3 Ways to Grow by Pushing Beyond the Limits of Your Comfort Zone

“You need to get out of your comfort zone”…a statement that every person more comfortable with a book than a football has heard at least a dozen times. In my case it usually came from my father, who could care less about my disinterest in sports, than for my anti-social literary lifestyle.

comfort zone

What’s a comfort zone? Wikipedia describes it as “a psychological state in which things feel familiar to a person and they are at ease and in control of their environment, experiencing low levels of anxiety and stress. In this zone, a steady level of performance is possible.”

It’s the areas of our lives where we’ve created the routine and pattern for small-incremental successes, and low risk scenarios. They are the castles we build with the moat and fortress to protect us from the risks and dangers presented by the outside world, and their foolish “new” notions.

The danger inherent in a comfort zone is that it lacks challenge. No giants can get in the comfort zone of your castle. The rough and tough lie beyond the borders and core competency in the outside world.

We all have a comfort zone, be it as an intellectual, businessman, artist, salesman, or parent. To achieve growth requires stretching the perimeter of this zone, and taking the occasional risk.

Presented below are 3 ways you can push the limits of your comfort zone and slay a few new giants.

Try Something Different

Let’s go for the low hanging fruit first. Before all else, when looking to get outside of your comfort zone you should just try something different. Disrupt your well-ordered routine in some small way, introducing a low risk quantity of chaos to get your mind adjusted to the idea.

This can take the form of many different activities, being as small as reading a different kind of book than usual to taking your friends up on an athletic endeavor you would normally avoid.

Do Something With Your Opposite Number

Most of us can readily pick out the one to two people in our lives who are our opposite numbers. People who are like the you from an alternate universe where everything is upside-down. Spend time with that person and do something they enjoy (if it is non-life threatening, we do not advocate legitimate danger).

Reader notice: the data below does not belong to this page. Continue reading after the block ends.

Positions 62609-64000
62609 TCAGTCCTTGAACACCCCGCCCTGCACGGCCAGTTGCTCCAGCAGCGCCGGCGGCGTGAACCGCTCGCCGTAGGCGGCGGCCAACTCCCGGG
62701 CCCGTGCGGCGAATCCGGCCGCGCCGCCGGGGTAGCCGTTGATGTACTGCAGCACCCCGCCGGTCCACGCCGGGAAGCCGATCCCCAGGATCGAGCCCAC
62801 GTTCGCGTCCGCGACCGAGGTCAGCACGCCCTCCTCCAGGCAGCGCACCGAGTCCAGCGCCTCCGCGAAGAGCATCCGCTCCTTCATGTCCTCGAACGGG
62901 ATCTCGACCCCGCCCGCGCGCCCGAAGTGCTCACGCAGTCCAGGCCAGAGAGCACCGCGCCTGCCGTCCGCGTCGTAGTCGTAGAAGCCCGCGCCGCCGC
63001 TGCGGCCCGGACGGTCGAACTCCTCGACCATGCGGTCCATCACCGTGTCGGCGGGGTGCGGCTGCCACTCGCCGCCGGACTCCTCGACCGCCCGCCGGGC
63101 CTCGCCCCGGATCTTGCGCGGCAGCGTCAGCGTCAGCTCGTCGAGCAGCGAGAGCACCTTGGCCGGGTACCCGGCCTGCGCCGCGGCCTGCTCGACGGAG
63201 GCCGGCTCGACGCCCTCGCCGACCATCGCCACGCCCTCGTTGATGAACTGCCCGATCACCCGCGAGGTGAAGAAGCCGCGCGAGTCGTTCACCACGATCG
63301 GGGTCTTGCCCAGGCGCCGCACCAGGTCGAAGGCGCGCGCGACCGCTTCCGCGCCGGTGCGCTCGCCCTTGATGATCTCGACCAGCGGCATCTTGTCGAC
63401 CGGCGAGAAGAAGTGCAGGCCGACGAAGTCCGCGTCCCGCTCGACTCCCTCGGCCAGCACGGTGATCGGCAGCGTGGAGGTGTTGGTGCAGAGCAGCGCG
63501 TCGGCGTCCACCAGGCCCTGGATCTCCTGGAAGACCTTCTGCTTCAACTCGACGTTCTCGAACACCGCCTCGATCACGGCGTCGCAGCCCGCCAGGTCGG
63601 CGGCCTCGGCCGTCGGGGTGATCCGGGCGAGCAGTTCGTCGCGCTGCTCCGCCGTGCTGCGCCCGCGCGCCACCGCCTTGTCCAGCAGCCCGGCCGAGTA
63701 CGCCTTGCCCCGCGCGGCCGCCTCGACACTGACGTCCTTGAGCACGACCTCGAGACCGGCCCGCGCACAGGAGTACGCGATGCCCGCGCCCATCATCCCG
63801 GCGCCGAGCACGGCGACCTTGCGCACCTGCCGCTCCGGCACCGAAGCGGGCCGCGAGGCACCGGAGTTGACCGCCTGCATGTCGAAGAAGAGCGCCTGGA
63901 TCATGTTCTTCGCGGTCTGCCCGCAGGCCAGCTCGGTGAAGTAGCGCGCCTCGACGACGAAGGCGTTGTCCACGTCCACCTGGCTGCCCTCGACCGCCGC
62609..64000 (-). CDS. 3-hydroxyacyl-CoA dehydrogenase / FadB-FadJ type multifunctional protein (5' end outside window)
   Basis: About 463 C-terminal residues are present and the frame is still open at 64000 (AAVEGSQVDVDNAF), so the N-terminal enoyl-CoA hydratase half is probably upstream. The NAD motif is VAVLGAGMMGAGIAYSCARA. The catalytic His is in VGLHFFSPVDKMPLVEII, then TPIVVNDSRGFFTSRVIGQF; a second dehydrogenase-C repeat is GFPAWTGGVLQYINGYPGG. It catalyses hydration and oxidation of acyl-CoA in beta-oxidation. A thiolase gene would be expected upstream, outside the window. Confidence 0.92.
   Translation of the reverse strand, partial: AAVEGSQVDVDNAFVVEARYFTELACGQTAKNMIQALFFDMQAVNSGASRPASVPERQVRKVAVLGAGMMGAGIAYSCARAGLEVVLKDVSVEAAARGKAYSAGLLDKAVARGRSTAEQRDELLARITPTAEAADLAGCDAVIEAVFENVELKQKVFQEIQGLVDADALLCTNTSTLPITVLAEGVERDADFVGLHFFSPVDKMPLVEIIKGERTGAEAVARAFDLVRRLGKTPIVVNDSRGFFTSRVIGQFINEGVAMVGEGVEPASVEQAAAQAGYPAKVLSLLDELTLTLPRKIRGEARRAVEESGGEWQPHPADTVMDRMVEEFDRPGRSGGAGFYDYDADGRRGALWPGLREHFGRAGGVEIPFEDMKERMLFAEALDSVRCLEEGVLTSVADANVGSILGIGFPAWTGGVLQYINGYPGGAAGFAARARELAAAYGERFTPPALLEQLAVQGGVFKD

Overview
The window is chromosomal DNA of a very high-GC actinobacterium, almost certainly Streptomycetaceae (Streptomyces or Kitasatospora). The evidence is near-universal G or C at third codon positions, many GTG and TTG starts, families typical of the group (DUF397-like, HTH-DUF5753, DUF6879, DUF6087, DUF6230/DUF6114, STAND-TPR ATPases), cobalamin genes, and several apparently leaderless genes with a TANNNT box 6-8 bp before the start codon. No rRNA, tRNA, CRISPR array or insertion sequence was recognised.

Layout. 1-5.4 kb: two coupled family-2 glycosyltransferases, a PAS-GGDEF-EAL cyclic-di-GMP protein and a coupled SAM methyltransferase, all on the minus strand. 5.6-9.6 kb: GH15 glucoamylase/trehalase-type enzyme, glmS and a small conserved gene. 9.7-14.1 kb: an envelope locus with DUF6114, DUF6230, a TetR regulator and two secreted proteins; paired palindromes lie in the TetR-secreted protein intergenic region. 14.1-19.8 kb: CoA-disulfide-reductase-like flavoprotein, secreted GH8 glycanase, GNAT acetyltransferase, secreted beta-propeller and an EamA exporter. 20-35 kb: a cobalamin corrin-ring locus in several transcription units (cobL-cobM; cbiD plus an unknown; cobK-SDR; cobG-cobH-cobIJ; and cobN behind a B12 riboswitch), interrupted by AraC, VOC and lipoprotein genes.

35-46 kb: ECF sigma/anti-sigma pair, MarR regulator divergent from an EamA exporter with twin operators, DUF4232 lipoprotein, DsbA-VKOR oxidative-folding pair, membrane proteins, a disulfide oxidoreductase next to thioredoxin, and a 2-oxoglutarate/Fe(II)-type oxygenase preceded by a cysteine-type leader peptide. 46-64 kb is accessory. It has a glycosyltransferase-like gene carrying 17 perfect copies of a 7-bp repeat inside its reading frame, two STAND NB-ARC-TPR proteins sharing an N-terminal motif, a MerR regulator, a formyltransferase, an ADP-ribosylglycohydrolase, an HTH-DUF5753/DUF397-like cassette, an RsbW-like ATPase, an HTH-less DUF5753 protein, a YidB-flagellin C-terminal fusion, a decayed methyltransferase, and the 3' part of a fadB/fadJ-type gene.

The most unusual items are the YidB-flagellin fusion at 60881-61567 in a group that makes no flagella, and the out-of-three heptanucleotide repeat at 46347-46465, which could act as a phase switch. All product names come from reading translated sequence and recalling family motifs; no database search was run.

The point is to do something out of the ordinary course of events. If you are a bookworm, go rock climbing. Athletic? Try having a long drawn out conversation on the minutia of English political history. Such attempts can be easier when they are done with someone you trust that is already experienced in these habits and hobbies.

Fortune Favors The Bold

What would you do if you could not fail? Do that. (Of course we say this with the caveat that it is neither supremely dangerous or illegal. We take no responsibility for you jumping off the roof with a cape or trying to rob a bank, both are equally stupid in differing ways).

Is there something that has always skirted the edge of your life that you’ve never just gone ahead and done? Is there someone you’ve always wanted to meet but never pulled the trigger and talked to?

We avoid a lot of things because they are just far enough out of our comfort zone to seem impossible. The girl we didn’t talk to, the job we didn’t apply for, the skill we never tried. In reality, that thing that seems unachievable frequently is easier than you might think. While the risk seems incredibly high, if you fail, what’s the worst that happens? If we fail, we fail while daring greatly and generally are no worse than we where to start with.


What’s your comfort zone? Are you comfortably reclined in the armchair with a book, avoiding all social interactions, or are you spending all your time at work to avoid having a social life? Is your family becoming an excuse to avoid trying new things? There are hundreds of thousands of scenarios like these where we find an excuse to stay in the comfort zone and stay in the same place.

Instead, start small with little pushes to try something new, and gradually work your way up.

No comments yet.

Leave a Reply